May 4, 2009
Re: Legislative Alert, S-2577/A-3772 - Governor Issues Conditional Veto of Age-Restricted Conversion Legislation
Today, the Governor issued a conditional veto (CV) of S-2577/A-3772, which would have permitted the conversion of age-restricted housing units to non-age-restricted housing units.
If you recall, the legislation passed both houses of the Legislature on March 16, passing by one vote in the Senate. The League opposed the bill, as it runs contrary to the intent of the municipal land use law (MLUL) and thirty years of case law supporting it. Since its passage, the League has been seeking a veto of the legislation, and encouraged local governments to weigh in on the issue with the Governor’s Office.
While the bill was not outright vetoed, your efforts made a difference, as it appears that the conditional veto mitigates objectionable portions of the bill.
We are reviewing the CV language, but one of the purposes of the recommendations is to provide, “…local governmental units with additional approval authority in matters of planning for residential development.” Included among the recommendations are (new language is underlined):
- The Governor recommends new language to Section 4(c) as follows, “If the approving board determines that the requirements of P.L., c. (C. ) (pending before the Legislature as this bill) have been satisfied, and the conversion can be granted without substantial detriment to the public good and will not substantially impair the intent and purpose of the zone plan and zoning ordinance, the application shall be approved.”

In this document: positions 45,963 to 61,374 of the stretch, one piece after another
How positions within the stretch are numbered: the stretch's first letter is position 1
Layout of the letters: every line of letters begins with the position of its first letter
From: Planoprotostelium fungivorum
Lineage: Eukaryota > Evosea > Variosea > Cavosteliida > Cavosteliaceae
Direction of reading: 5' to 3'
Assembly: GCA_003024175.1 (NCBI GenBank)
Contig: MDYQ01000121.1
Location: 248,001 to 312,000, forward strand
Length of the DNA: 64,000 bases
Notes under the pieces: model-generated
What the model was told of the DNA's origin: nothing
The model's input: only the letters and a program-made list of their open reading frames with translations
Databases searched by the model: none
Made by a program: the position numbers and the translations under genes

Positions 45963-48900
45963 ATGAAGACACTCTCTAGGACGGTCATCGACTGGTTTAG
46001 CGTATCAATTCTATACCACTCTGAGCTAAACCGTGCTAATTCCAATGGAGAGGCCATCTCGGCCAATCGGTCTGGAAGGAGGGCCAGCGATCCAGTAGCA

- As passed by the legislature, the bill states that there can be an affordable housing set-aside, not to exceed 20%, without incurring a growth share obligation on the municipality. The Governor recommends that this be changed to a fixed 20% set aside.
- The Governor recommends rewriting Section 11(b) of the bill to read, “In deciding an appeal, the court shall consider the reasonableness of the decision of the approving board. Upon finding that the conversion should have been approved, the court may make an order instructing the board to approve the converted development, along with any reasonable conditions of approval deemed necessary by the court.”
The bill is now returned to the State Legislature for consideration of the Governor’s recommendations. We recommend speaking to your land use attorneys for the impact of this language on your community. Questions can be directed to Mike Cerra at email@example.com or (609) 695-3481 x120.
Very truly yours,
William G. Dressel, Jr.